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A day of jawdrops

Little did I know, waking up this morning in a foul mood, that it was going to be a three-lifer day and my mood was going to get entirely turned on its head.

One lifer was this little guy:

A Northern Saw-Whet Owl. And I do mean little. At 7-8 inches tall, shorter than a red-winged blackbird, this is the smallest owl in eastern North America. (Smaller ones still occur out west, including the ~5 inch Elf Owl that nests in cactuses.) For comparison, the common Great Horned Owl is up to two feet tall.

I was searching for this bird, having heard about him from another birder on the trail. I have chickadees to thank for finding him. You've probably heard the chickadee-dee-dee call before. When there are only a few "dees" to a "chick", it's just a standard "heads up" that can be used for any number of reasons (including "hey, a human is here. Lets see if she'll feed us.") But when you hear something more like "chickadee-dee-dee-dee-dee-dee-dee", it means there's a raptor around. A recent study showed that the more dees there are, the more threatened the chickadee feels. A small raptor like a Saw-Whet Owl, just the right size for catching and eating a tiny chickadee, is a major threat indeed. So when I heard a "chick" followed by ten "dees", I figured I was getting warm.

I've read that when chickadees make these calls, it's a call to arms. They're inviting other chickadees to join forces, mob the raptor and drive it away. (If the raptor is currently in flight and thus a present danger, the calls are different: very high pitched peeps that mean "lay low, guys.") But I'd never seen this in action before. I'd seen crows mob, blue jays mob, but I'd never seen chickadees do anything more than make noise. Until now. Suddenly the calls became louder, faster, more insistent--like a chickadee war whoop--and then they converged on a tree and started hopping up through the branches. I looked up to where they seemed to be headed, and there he was, sleeping away! He blinked groggily as the chickadees surrounded and fussed at him, then nodded off again. I would have liked to get a shot of him with his cute googly eyes wide open, but was unwilling to disturb his sleep to do it.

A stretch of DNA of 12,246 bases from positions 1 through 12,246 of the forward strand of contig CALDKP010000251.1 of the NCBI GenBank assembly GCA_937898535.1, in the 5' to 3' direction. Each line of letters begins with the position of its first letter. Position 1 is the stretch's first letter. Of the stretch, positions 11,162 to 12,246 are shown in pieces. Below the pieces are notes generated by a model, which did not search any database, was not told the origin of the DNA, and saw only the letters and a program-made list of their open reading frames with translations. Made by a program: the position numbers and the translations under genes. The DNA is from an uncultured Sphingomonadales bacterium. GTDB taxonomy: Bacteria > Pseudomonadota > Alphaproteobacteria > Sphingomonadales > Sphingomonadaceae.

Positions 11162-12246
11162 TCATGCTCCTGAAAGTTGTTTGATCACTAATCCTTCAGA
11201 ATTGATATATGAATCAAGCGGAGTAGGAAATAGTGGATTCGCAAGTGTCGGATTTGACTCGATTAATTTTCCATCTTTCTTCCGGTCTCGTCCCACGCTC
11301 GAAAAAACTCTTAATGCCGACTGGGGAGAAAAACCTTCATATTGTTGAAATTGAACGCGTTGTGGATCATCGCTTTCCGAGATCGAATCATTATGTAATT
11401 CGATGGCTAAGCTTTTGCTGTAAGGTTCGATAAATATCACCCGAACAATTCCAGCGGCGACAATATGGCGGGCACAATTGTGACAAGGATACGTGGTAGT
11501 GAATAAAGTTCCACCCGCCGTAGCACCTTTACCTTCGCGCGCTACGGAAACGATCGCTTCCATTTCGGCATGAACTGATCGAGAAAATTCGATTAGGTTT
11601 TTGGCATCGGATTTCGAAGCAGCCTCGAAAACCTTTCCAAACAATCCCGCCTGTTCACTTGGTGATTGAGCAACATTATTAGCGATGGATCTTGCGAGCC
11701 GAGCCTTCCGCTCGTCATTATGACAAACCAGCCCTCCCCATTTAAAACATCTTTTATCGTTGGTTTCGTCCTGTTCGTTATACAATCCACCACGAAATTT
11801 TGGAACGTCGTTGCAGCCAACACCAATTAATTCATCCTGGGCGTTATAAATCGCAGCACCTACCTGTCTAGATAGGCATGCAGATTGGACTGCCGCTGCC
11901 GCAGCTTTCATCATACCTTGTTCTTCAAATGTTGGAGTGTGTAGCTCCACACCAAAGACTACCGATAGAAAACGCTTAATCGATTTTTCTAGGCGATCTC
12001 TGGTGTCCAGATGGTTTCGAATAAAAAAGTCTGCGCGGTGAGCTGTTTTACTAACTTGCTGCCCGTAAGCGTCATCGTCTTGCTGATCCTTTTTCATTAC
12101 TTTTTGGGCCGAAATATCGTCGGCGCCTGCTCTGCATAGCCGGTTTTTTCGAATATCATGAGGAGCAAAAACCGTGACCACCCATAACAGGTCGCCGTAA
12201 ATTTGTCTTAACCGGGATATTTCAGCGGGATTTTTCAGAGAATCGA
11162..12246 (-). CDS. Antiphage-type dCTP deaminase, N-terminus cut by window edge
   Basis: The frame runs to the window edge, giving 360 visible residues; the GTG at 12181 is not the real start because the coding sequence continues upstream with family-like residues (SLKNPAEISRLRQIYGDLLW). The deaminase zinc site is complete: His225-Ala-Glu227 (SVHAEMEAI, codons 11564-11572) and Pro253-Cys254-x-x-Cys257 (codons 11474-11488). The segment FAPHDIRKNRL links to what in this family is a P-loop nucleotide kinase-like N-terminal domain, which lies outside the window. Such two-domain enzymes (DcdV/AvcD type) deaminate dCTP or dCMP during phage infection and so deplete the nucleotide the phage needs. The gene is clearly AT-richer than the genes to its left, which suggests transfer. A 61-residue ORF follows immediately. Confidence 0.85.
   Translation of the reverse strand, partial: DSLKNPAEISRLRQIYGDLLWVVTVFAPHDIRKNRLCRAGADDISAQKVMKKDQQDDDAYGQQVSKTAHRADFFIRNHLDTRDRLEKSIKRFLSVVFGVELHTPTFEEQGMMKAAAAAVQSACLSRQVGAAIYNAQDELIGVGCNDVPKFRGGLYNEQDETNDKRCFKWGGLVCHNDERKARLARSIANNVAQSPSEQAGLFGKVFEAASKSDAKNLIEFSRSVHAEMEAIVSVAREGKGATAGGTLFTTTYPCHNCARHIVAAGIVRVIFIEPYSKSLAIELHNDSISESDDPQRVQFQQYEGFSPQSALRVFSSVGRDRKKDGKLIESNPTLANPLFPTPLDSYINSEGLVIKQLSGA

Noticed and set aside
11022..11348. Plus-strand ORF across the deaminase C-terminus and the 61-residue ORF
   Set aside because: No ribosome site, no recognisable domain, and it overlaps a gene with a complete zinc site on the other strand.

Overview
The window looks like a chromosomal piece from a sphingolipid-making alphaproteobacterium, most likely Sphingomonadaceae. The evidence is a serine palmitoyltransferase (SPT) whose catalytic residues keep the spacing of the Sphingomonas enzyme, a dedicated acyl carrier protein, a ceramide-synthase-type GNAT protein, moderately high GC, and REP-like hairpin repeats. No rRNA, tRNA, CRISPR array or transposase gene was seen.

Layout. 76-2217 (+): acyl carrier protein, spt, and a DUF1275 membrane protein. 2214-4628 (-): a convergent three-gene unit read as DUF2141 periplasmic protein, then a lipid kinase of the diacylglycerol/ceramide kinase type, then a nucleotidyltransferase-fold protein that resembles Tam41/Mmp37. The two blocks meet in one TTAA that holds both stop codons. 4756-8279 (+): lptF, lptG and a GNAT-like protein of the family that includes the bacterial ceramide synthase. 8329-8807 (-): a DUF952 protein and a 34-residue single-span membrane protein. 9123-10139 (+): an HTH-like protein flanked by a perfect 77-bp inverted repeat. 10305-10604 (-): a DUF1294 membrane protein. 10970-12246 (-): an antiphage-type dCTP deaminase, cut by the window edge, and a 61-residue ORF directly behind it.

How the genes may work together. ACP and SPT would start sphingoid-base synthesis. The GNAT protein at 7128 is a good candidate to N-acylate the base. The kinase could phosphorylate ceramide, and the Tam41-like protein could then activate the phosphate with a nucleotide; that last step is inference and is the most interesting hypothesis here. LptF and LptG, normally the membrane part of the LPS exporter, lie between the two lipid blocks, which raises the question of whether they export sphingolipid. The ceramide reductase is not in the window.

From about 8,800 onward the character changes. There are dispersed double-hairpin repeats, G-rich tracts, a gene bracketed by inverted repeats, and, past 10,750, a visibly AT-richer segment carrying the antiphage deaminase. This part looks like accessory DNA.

Unfortunately, owls at known roosts face a lot of harassment from unscrupulous photographers. For this reason I'm not publicizing the location.

Continued in next post!

Indian summerAn odd duck, and the upside of forest fires


October 23rd, 2012 at 7:33 am
Thanks for the great story, and the beautiful pic. I can't wait to hear the others.

October 23rd, 2012 at 7:36 am

There was an article here about a rescued saw whet owl in Brooklyn.

I have never seen chickadees mob a raptor either. I have seen crows do it, of course.

Chickadees are usually such easygoing little guys.

When I was a kid I heard the 'dee,dee, dee' call more often than not. We had lots of chickadees on our property. But it was also the home of Mr and Mrs Red Tail hawk. (Who were big enough to kill several of our chickens one day, and who my mom had to chase away with a mop!)

October 23rd, 2012 at 9:10 am
Chickadees are not easy going - especially if you let their favourite feed run out. Much scolding ensues.

October 23rd, 2012 at 2:00 pm
With chickadees, I find people confuse "cute" with "nice." It's true that chickadees can be very tame with humans--not because they're gentle, but because they are bold and intelligent and have figured out that we're a potential source of food.